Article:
Newsletter Archive

August 19, 2005

Dear friends and supporters of CalUWild —

Summer is drawing to a close, but there is still time for some us to get away before school starts for an extended visit to a wild place. Take advantage of it if you can!

There has been some good news on the public lands front, in addition to some of the items below. In Utah, the BLM has removed from leasing consideration some lands outside Canyonlands National Park, after the Park Service objected. In response to a petition by the Southern Utah Wilderness Alliance, the Kanab Office of the BLM has instituted an emergency closure of Trail Canyon to all ORVs, and has limited ORV travel in the Hog Canyon area. These victories show that despite a generally unfavorable climate for wildlands preservation it is still possible to achieve results. There’s no point in giving up!

As mentioned in our June Update, CalUWild received a grant for new computer equipment from the Norcross Wildlife Foundation. With our new “modern” equipment and software, we’re able to do new things like including hyperlinks and other formatting in our Monthly Updates. I hope this works for all of you!

If you have Mac software that you’re not using, we could sure use it. In particular we can use recent versions of Adobe Photoshop, PageMaker, and Acrobat (to allow PDF publishing). Contact me at if you’re able to help us out.




1. Judge Has Doubts About the No More Wilderness Settlement


2. North Coast Wilderness Bill (And Others) Passes U.S. Senate

3. Los Padres National Forest Oil & Gas Plan Released


4. Court Throws Out Tongass National Forest Logging Plan


5. Yellowstone Snowmobile Planning Again

Comments Needed

DEADLINE: September 14, 2005



6. Job Announcements

A. California Wilderness Outreach Coordinator

B. Arizona National Monuments Organizer



1. Judge Has Doubts About the No More Wilderness Settlement

On August 8, Utah Federal District Judge Dee Benson stepped back somewhat from his 2003 ruling that approved the controversial settlement between the State of Utah and the U.S. Department of the Interior. Those two parties had agreed that all wilderness inventories undertaken after 1995 were illegal, removing many areas from the status of wilderness study area (WSA) and its accompanying protections.

Stating that he was uncomfortable that the settlement would limit the policy discretion of future administrations, Benson said, “My present inclination is to get the court out of an area where it shouldn’t be.” However, he said that the settlement would remain in place.

Conservation groups had appealed the settlement to the 10th Circuit in Denver, which sent it back to Benson’s court to review the challenges to the settlement.

It is possible now that uncertainty over the ultimate status of lands with wilderness character may make energy firms hesitant to bid on leases in the future when they become available.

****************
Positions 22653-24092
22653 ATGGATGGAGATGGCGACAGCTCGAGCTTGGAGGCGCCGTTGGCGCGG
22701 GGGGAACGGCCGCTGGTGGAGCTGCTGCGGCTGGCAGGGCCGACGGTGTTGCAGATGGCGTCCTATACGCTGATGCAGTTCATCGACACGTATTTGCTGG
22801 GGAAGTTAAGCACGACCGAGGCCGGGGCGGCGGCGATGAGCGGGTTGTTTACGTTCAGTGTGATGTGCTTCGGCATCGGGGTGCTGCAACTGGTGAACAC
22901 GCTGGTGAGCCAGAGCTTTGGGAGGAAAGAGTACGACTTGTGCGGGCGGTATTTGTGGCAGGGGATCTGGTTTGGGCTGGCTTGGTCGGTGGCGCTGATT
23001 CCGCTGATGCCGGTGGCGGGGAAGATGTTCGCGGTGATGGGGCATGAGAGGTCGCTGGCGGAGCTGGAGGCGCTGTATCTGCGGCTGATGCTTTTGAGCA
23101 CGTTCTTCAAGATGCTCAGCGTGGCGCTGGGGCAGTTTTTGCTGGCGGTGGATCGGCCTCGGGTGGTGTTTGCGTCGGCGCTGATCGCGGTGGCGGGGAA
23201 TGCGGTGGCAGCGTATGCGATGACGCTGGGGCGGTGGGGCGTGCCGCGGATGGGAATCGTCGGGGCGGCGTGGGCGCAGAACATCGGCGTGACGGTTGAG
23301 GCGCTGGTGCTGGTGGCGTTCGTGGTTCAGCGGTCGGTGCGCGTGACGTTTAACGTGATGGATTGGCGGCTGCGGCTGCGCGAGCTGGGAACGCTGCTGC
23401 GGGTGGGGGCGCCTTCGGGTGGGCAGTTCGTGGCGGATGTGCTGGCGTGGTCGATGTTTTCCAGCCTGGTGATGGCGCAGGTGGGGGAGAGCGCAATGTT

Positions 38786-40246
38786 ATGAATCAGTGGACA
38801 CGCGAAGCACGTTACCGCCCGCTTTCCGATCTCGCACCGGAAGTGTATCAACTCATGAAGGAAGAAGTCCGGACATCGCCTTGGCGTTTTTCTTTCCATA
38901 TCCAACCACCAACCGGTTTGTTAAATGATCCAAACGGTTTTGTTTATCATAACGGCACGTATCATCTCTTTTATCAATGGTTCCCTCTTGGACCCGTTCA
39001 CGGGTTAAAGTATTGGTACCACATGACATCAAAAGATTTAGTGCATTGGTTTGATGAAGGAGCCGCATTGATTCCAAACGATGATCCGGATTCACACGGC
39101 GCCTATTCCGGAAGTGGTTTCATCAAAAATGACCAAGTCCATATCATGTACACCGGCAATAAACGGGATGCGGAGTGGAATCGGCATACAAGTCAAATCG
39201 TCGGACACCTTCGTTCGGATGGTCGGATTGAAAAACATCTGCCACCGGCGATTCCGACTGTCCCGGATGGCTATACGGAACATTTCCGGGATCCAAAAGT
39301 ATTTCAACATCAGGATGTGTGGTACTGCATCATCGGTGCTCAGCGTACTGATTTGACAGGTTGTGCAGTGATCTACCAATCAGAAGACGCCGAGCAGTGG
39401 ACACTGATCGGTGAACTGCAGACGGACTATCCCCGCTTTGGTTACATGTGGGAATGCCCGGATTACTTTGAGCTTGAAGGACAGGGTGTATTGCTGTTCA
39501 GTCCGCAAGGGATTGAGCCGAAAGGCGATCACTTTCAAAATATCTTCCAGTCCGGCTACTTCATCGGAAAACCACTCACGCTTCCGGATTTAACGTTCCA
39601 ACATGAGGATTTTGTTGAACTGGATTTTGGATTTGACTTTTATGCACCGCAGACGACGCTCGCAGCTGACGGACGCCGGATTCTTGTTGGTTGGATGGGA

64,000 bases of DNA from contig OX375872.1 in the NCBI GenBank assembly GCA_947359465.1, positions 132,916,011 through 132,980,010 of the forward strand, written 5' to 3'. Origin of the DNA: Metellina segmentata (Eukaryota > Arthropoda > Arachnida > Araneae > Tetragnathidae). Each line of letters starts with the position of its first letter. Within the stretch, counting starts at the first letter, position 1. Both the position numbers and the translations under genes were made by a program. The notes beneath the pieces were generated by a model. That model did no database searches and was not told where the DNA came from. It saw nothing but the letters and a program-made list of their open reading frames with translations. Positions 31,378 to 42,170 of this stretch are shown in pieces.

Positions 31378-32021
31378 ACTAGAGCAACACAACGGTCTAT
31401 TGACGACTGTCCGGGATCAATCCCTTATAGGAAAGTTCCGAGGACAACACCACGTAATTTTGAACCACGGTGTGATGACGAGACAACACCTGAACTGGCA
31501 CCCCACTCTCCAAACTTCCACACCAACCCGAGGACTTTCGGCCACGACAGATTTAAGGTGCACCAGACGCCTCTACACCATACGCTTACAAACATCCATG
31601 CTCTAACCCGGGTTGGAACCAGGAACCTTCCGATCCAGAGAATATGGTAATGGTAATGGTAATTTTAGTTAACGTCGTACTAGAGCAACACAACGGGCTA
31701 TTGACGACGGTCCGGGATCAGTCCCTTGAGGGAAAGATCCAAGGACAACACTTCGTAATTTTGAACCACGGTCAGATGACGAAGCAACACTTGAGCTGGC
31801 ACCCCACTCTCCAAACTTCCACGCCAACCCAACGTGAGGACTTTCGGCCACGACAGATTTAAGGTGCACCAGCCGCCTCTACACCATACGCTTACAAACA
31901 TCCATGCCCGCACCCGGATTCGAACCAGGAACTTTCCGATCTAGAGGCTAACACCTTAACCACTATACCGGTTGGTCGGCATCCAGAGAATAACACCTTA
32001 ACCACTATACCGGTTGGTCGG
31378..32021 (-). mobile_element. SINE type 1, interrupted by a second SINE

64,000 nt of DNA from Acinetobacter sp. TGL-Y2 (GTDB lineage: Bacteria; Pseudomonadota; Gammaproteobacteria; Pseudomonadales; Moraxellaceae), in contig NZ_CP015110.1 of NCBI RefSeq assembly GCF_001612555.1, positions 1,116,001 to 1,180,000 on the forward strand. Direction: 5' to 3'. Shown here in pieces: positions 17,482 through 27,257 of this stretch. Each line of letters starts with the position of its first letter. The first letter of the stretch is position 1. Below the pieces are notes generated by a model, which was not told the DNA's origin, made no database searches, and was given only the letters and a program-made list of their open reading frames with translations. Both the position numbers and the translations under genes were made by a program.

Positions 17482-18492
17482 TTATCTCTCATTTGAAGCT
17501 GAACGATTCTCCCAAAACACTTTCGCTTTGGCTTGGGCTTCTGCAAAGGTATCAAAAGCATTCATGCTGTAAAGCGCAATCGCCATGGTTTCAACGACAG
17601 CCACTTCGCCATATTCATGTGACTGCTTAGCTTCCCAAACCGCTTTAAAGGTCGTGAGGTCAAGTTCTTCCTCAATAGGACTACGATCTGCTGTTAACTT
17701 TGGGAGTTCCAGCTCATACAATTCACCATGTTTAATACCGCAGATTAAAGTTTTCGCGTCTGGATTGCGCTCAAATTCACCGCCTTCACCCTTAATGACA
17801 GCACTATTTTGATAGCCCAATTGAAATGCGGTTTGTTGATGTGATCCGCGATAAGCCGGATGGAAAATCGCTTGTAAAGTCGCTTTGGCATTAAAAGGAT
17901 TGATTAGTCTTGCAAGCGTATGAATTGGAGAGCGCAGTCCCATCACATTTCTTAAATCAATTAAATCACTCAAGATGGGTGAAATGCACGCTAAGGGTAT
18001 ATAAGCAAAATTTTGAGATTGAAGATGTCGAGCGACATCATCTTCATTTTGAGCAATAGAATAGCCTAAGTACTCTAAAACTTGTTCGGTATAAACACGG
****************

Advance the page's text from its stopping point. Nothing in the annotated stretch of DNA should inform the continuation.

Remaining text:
2. North Coast Wilderness Bill (And Others)

Passes U.S. Senate

On July 26th, new wilderness for California came a step closer, when the U.S. Senate unanimously passed the North Coast Wild Heritage Act. The bill was part of a package of 38 natural resource and public lands bills that gained approval. Included were three other wilderness bills for New Mexico (Ojito), Washington State (Wild Sky), and Puerto Rico. (The Wild Sky and Ojito bills have been discussed in the Update previously.)

The North Coast bill designates 120,000 acres of BLM land as wilderness, including almost 43,000 acres in the King Range along the Lost Coast in Humboldt and Mendocino Counties.

This is the third time that the Wild Sky bill has passed the Senate, but the House has so far refused to take it up. It would protect over 100,000 in the Mount Baker-Snoqualmie National Forest.

The Ojito Wilderness Bill covers an area of 11,000 acres north of Albuquerque.

House Resources Committee Chairman Richard Pombo (R-11) from California has steadfastly refused to hear full committee hearings on the North Coast and Wild Sky bills. The Ojito and Puerto Rico bills passed the Committee earlier in the year.

3. Los Padres National Forest Oil & Gas Plan Released

On July 28 Los Padres National Forest released its much-delayed environmental impact statement on new oil and gas development. The plan was probably the best that conservationists could have hoped for, given the political situation in Washington, DC these days. However, there are objectionable parts to the plan, and the possibility exists that some groups will file appeals.

The plan opens up some 52,000 acres of the southern part of the forest to leasing, north and east of Ventura and Santa Barbara. More than half of this area lies within roadless areas. However, the plan prohibits surface development on 47,798 of these acres, and any exploration would have to be done by directional (slant) drilling. The Forest Service claims that all of the allowed development is near already existing oil and gas activities. The plan also states that as few as 21 acres may be required for additional roads and drilling pads.